And while the pacifist is busy despising them, the soldiers are serving out of a sense of patriotism and duty in order to defend their country. Given the very elevated delicacy of this particular person, I wonder: how would she, her like-minded friends and their children resident in a suburb overrun be a foreign army intent on rape and pillage, feel about us soldier-brutes then? Demand to know why we are not “doing something” and then accuse us of committing atrocities when we do?
I find the clichés and caricatures of pacifists in general incomprehensible, especially the perspective that the world is divided into advanced people who want peace and the soldiers, who want war. Remember “Flower power”? And that absurd old 60s slogan “Suppose they gave a war and no-one came”? But it is in fact the very soldiers whom they accuse of war-mongering who least want war. As a troep in the line of fire, would you really want to be shot at and killed? Or live in those half-starved, filthy, semi-human conditions for weeks or months on end?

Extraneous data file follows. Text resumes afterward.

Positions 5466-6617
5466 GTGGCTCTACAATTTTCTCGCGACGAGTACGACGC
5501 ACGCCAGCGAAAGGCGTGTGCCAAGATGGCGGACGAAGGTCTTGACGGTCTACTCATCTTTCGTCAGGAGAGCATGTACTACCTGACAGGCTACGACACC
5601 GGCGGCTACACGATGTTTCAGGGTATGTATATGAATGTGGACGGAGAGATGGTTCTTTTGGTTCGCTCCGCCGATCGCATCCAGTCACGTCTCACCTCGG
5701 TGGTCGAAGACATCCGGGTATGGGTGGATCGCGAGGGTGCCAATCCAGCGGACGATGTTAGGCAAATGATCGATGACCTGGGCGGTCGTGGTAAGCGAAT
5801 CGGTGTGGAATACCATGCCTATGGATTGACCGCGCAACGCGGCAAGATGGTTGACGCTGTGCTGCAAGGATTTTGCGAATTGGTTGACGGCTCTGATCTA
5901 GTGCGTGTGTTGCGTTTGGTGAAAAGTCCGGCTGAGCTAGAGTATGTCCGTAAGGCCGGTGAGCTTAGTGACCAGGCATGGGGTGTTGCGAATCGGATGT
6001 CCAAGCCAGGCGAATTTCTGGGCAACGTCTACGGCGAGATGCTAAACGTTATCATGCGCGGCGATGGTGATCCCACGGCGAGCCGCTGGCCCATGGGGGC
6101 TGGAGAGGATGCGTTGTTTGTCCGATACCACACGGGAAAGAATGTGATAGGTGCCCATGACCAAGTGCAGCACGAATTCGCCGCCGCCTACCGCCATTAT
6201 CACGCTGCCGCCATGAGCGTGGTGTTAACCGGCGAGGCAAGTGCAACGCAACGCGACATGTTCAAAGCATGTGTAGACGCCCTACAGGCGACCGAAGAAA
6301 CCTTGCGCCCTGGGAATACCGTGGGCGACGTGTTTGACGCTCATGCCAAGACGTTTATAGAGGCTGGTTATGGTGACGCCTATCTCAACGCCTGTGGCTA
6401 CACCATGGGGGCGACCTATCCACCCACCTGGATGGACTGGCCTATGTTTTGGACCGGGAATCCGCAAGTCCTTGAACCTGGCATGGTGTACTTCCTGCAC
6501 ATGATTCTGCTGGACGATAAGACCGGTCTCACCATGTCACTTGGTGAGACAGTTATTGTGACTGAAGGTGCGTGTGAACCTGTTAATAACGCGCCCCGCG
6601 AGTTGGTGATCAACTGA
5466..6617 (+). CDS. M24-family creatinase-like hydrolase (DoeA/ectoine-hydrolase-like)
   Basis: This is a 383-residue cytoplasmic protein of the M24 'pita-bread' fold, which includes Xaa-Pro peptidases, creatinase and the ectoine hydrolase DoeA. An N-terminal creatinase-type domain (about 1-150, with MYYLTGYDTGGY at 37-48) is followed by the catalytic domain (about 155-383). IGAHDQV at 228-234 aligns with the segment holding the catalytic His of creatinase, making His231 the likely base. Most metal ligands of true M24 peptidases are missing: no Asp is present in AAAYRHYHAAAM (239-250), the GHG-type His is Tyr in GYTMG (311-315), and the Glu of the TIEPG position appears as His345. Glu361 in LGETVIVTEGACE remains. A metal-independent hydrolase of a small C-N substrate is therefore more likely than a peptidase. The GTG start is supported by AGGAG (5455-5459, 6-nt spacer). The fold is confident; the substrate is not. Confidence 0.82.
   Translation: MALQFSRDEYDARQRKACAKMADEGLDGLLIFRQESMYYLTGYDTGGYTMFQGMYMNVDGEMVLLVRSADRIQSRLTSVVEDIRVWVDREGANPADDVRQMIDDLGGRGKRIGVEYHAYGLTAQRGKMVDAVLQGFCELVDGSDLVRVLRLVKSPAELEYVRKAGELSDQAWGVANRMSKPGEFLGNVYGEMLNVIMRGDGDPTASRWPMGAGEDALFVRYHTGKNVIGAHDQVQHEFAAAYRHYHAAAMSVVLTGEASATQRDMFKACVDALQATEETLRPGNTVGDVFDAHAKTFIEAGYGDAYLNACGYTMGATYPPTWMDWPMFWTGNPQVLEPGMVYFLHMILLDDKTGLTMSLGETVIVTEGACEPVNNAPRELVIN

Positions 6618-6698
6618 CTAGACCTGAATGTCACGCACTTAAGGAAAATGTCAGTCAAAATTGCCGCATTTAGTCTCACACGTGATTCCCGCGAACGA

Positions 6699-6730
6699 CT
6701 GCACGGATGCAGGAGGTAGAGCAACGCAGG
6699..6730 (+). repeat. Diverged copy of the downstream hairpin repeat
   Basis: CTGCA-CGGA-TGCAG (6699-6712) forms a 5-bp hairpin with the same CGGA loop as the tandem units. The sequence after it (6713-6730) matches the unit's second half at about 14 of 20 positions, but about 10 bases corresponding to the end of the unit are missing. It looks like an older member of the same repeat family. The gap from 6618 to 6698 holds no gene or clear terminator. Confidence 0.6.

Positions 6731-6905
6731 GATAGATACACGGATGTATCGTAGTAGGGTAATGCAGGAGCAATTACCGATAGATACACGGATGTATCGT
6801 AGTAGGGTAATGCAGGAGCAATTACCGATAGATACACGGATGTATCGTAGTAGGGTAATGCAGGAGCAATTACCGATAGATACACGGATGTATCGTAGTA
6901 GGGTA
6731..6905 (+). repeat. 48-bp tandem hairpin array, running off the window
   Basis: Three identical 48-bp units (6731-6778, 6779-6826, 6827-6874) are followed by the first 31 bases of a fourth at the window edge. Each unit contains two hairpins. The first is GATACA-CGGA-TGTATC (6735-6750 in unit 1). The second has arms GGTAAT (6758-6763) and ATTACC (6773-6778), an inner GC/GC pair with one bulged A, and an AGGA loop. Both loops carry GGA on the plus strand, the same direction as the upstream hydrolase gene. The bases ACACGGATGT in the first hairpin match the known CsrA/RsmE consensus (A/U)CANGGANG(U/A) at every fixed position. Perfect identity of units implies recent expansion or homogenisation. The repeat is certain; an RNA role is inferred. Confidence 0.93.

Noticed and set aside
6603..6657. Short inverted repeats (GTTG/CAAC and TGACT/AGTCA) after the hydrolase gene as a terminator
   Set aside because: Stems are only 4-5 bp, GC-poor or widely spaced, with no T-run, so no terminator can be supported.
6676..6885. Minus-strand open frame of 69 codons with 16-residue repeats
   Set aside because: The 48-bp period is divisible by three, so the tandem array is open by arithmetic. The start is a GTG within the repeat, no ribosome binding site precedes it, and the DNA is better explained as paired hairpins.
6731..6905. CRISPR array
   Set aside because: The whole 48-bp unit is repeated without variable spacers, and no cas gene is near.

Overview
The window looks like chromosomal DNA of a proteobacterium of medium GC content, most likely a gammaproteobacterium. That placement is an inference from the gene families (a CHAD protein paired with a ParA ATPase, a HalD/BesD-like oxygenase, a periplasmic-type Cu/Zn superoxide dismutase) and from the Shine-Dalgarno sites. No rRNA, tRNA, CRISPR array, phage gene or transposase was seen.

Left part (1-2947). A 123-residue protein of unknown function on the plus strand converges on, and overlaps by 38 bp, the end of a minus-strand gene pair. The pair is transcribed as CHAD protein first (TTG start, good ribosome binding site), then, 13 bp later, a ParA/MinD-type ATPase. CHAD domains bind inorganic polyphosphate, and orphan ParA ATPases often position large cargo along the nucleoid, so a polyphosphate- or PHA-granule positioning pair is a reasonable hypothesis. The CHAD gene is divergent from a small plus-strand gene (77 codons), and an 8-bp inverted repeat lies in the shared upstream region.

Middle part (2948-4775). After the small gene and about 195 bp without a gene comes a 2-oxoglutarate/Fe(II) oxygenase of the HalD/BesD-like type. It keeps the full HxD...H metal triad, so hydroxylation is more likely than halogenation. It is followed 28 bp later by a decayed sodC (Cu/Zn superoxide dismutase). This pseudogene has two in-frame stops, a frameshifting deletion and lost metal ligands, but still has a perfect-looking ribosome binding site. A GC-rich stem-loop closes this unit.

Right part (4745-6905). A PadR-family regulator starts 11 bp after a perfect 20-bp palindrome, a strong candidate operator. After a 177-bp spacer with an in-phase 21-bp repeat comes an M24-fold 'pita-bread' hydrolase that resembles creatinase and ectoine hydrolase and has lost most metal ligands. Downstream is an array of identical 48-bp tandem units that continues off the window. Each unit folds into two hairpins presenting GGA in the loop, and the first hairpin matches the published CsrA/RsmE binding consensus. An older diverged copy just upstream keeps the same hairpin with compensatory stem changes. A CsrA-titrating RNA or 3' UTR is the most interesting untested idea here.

It is the thought of defending one’s own country, rather than attacking the other fellow’s, that is uppermost in the mind of an ordinary soldier. And just as the pacifists obey and admire their gurus unquestioningly, so a soldier is conditioned to obey his superiors’ orders unquestioningly – or else in his case! Are pacifists really of the opinion that we should not have fought against Hitler, for example, simply because war itself is wrong?
I freely admit that I served two years in the SADF, and am proud to have done so. I wanted to have the experience of being a soldier, and found my military service an overwhelmingly positive experience. I remain convinced that, had we not fought the war in Southern Africa, we would today be living in a different, far less attractive country. But I cannot say that I ever served in the SADF because I actually wanted war! Nor any of my buddies, for that matter. Soldiering is a duty, in the case of most of us, willingly accepted; and war is, regrettably, a sometimes necessary evil for which we need to be prepared. As an ex-soldier I must admit that I find pacifists, for all their proclaimed love of peace, a far more bloodthirsty and vengeful lot on the whole than any one of my soldier buddies ever was.
In the end, the reality of military life and war makes the influence of propaganda a very short-lived affair for the soldier, the more so if he has lost one or more of the buddies he’s trained with and served alongside. A soldier knows at first hand the reality behind the propaganda he has been fed. The same cannot always be said for the cultured despisers of war.